I had the honor of serving on the HR Florida State Conference & Expo Social Technology Team last week in Orlando, Florida. If you’re not already in the know, HR Florida has a reputation for being the show to be at— top keynotes, engaging and informational concurrent sessions, stocked expo hall, fabulous parties… this conference really has it going on.

The motivation behind attending a conference like HRFL can vary. For some of the ~2,500 attendees, the conference was a means to stock up on HRCI credits and check their certification box for the year. For others it is an opportunity to come together with like-minded professionals and talk shop, figure out what their peers are actually doing in the field and return with a few solid ideas to implement at home. And maybe have a little fun on the dance floor in between…

I was there to connect, share and learn.

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Connect – One of things I was most looking forward to leading up to the conference was getting out from behind the digital curtain and talking to my peers and leaders I follow in the space. It’s not very often that you are surrounded by hundreds of like-minded individuals, looking to chat it up about employment branding and the value of intake calls. I took full advantage of roaming the convention halls and stopping people whose faces I knew, but have only had 140-character interactions with. If you’re at a conference and you recognize someone via his or her online persona, make the move to introduce yourself.

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Photo above with @Jackie_Ore during a Wednesday morning Rise & Shine.

Share – On Monday August 16 at 1pm I made my conference-speaking debut. It was a little nerve wracking if you want the truth, but with the help of my fellow Social Tech Team members I made it out alive—and we even had a few fans. Our presentation was titled “How to Make Social Media Work For You and Your Organization” and covered both our personal and career wins through our use of social media tools. The central message of our presentation was that there isn’t a secret formula for social media success. Sure you can read blogs and get “X # of Tips for Twitter,” but without a set goal, how can you truly measure your efforts? Our advice to the audience was twofold: 1) Know why you’re signing up for an account and 2) Once you know why, be consistent in your approach to the why.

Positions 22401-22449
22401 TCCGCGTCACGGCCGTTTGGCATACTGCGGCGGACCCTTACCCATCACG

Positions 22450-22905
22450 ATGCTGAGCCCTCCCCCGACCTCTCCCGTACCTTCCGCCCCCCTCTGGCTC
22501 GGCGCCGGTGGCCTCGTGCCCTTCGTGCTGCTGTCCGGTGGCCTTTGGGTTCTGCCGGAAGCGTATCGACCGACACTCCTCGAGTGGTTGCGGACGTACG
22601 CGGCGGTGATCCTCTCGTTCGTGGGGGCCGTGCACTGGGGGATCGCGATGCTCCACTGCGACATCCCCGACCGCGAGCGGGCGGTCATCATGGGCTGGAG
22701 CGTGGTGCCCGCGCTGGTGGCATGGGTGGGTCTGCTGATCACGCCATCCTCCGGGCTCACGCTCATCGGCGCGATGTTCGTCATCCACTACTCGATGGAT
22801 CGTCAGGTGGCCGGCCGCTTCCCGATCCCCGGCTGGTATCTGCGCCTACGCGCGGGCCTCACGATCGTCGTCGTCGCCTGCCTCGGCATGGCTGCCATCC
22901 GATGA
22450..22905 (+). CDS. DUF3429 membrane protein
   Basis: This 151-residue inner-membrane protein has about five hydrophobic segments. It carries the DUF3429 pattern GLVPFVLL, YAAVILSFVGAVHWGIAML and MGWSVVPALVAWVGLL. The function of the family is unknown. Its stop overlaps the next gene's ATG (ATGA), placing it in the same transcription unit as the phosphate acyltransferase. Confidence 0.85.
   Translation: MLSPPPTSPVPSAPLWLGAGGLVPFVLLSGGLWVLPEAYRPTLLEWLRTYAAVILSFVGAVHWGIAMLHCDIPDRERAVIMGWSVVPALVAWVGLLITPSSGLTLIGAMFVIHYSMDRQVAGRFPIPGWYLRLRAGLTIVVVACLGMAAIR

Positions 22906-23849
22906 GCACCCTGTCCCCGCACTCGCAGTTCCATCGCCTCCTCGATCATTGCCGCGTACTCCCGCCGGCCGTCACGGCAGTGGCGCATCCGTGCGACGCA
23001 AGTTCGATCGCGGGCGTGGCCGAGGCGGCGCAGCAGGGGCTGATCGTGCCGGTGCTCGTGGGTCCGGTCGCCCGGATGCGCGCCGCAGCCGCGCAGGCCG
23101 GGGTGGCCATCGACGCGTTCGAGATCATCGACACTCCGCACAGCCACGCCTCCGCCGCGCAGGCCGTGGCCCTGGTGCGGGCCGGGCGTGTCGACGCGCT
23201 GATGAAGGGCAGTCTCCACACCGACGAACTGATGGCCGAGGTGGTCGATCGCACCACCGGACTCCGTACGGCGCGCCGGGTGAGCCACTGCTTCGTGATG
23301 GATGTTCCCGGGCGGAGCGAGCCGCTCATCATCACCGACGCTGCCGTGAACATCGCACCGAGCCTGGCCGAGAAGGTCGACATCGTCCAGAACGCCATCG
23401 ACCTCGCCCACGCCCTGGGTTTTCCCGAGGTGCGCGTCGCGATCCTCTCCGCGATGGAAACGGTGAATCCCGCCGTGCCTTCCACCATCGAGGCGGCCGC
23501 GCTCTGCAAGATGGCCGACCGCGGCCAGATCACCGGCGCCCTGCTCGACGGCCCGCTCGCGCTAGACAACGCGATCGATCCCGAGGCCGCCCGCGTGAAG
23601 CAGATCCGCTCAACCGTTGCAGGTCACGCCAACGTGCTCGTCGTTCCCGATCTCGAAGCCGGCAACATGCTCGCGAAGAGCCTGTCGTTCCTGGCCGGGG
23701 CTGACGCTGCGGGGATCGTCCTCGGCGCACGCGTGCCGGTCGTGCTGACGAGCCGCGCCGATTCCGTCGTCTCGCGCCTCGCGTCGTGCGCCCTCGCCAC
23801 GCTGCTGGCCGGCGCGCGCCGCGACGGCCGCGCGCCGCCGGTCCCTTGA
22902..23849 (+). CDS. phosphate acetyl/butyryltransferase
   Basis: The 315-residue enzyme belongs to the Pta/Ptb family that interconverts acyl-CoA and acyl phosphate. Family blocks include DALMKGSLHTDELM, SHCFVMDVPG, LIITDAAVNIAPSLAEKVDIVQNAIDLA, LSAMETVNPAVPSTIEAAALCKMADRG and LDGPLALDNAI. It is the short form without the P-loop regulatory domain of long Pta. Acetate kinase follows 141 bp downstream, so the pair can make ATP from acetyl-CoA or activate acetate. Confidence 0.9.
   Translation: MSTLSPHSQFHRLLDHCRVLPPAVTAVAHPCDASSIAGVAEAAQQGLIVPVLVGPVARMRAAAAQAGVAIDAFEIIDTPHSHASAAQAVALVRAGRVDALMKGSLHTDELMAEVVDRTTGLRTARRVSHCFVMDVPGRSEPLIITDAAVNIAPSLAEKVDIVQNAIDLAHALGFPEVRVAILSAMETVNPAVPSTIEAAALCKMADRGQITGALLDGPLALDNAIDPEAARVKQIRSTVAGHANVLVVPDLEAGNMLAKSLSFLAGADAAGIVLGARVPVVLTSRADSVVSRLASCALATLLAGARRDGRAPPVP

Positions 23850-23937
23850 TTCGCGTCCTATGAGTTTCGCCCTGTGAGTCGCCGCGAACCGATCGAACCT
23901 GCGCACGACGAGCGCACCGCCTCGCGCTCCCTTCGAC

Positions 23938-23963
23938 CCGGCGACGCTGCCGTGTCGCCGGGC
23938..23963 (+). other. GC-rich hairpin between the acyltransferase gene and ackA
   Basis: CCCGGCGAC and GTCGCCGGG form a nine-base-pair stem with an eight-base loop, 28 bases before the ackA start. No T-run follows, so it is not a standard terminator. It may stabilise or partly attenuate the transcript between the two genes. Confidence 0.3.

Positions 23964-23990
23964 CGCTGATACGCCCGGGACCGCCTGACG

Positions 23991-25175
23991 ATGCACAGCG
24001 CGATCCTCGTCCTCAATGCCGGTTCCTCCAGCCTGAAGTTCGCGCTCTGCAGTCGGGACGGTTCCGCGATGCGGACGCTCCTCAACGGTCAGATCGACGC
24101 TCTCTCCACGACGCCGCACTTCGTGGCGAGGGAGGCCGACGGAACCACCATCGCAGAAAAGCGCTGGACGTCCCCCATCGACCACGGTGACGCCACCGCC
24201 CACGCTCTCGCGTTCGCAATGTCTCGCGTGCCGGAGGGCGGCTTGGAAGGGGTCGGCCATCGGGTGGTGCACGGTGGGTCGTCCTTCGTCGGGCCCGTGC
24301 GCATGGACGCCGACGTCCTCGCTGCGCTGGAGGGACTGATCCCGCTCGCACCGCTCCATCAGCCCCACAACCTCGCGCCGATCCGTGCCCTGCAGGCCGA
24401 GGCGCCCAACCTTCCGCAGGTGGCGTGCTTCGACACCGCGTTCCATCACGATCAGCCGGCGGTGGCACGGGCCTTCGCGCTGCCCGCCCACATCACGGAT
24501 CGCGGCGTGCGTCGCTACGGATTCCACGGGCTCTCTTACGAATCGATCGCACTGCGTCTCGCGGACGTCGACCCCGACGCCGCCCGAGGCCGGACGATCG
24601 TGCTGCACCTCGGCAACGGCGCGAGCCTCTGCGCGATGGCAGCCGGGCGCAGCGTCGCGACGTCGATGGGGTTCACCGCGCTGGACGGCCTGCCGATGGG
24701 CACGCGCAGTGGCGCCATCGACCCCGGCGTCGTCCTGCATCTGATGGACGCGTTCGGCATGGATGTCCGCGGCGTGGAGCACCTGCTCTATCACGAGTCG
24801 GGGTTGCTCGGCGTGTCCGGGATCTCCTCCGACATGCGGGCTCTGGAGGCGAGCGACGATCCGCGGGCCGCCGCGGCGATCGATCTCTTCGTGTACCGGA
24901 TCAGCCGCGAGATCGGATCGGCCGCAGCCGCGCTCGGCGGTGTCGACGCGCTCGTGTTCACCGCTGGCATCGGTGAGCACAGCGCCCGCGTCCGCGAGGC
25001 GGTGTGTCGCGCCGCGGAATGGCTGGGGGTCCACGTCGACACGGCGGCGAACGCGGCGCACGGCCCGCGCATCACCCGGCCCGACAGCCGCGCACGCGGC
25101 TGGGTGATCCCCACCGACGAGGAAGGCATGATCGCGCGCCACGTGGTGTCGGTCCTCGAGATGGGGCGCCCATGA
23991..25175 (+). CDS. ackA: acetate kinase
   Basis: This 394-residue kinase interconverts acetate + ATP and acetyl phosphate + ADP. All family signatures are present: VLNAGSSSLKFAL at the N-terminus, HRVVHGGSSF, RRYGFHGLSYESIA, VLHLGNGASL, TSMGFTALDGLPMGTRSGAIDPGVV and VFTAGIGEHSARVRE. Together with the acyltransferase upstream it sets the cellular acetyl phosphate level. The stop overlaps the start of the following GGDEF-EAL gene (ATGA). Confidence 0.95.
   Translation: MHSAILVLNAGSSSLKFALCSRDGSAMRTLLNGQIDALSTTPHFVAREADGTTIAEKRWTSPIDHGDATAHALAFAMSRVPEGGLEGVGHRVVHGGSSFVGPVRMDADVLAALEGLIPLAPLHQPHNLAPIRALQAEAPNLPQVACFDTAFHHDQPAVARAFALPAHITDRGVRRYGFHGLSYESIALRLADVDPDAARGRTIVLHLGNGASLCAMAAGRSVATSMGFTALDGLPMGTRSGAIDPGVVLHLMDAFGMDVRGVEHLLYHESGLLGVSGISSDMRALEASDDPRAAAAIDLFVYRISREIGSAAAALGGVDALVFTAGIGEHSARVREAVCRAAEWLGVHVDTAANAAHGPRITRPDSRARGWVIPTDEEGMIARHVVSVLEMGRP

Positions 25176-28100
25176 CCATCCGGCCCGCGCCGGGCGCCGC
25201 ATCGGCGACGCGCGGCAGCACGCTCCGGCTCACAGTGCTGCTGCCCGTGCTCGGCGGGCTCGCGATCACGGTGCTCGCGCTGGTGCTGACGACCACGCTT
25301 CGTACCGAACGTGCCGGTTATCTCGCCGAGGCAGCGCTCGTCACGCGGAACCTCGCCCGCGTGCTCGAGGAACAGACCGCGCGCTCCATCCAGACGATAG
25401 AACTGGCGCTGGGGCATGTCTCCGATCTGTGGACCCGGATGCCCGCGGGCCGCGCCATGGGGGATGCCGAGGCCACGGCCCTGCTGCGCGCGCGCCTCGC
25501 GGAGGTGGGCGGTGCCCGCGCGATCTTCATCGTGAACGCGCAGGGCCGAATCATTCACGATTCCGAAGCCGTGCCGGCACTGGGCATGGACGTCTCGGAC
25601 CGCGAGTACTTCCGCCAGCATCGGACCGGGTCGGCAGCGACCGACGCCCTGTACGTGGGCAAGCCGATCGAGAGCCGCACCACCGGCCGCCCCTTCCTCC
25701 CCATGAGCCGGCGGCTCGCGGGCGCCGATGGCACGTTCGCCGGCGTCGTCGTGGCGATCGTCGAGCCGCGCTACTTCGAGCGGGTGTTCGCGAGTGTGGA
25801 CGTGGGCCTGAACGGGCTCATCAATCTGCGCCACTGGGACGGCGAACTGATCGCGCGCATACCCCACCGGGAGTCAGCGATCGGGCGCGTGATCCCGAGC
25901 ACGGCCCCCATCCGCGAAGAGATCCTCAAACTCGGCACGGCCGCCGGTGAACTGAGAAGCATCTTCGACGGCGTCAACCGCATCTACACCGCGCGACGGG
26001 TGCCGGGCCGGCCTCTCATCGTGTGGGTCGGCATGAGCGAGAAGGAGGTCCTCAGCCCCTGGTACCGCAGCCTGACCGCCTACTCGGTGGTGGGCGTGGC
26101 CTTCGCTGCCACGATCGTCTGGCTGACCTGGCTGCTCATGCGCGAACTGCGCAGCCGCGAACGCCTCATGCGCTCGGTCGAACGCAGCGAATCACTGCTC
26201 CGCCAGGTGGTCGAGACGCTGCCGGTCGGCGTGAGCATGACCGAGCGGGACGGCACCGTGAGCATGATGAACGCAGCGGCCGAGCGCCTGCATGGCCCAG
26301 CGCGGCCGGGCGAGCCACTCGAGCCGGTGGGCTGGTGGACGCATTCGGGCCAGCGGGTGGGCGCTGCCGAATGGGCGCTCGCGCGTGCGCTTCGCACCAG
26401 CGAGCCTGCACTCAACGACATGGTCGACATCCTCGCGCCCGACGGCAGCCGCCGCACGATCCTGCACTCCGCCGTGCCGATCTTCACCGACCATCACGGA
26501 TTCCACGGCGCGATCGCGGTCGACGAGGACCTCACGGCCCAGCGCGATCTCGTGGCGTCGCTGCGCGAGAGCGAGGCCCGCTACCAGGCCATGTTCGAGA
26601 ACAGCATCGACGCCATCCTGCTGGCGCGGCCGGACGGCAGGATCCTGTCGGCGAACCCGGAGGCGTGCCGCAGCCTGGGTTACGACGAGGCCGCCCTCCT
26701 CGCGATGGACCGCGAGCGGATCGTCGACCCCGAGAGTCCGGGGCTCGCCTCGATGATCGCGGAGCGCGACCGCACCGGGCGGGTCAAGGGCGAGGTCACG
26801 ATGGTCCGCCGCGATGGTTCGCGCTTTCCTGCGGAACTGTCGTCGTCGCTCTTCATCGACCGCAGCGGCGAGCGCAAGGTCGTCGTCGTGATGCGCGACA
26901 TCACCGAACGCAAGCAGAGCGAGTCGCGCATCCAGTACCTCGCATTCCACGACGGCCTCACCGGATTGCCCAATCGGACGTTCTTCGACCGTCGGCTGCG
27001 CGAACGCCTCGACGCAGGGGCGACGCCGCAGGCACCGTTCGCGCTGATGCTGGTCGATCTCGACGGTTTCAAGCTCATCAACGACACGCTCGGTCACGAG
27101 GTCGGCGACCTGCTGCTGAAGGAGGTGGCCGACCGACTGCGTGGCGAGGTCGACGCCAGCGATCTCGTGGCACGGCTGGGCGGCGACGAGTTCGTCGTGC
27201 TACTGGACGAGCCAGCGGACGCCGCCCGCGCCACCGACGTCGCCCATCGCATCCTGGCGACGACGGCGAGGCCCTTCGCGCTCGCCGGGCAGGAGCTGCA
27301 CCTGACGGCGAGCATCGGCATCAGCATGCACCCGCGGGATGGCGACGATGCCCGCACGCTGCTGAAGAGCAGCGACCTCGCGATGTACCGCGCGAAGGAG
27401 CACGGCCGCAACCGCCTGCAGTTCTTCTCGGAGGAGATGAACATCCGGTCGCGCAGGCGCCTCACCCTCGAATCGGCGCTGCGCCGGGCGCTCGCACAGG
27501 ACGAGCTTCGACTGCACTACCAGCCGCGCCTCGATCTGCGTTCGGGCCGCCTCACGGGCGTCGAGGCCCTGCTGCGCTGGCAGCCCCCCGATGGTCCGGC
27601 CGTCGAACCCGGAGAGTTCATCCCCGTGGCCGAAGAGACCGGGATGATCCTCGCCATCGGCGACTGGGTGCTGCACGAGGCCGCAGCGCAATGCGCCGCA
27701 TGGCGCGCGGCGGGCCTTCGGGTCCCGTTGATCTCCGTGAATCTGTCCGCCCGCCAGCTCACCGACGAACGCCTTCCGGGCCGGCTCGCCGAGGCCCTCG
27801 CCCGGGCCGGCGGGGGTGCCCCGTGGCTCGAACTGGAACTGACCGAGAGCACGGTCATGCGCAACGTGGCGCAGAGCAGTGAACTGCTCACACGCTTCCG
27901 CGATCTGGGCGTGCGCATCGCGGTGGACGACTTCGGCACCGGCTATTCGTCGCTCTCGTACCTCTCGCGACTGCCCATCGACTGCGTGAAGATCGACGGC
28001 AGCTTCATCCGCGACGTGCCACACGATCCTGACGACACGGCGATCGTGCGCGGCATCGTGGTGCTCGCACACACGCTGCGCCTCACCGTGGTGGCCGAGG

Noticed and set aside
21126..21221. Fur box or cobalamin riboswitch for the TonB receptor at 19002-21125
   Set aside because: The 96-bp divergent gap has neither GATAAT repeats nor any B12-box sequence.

It was also our responsibility to cover the sessions and share key points from each presentation live on Twitter, Facebook and Instagram. Both attendees and non-attendees could then visit the indexed points using the hashtag #HRFL13 and read up on what was covered in sessions.  The inaugural Social Tech Team was formed in 2009, and since then, the conference attendance at HRFL has doubled. Doubled. HRFL has clearly identified the why and the how.

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Meet the Social Tech Team: Robin Schooling, Chris Ponder, Sarah Williams and John Nykolaiszyn.

Learn – While it’s hard not to be utterly inspired by Aron Ralston’s moving opening keynote, my biggest takeaways came from concurrents with @Shally and @DavidJost. Although covering the conference as a whole was priority number one for me, I was also set on covering sessions that made the most sense to my role at Kinetix. As a conference attendee, figuring out how to spend your time in a way that maximizes your ROI on the ticket price can seem like a daunting task. If you’re not interested in the subject matter within the first 3 slides—leave and find a new session. You’re there to learn on behalf of your team, and you can’t do that if your presenter isn’t holding up their end of the bargain.

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Photo above of @Shally after his presentation on sourcing effectiveness.

Thanks, HR Florida for your hospitality. It was a blast and I can’t wait for 2014!


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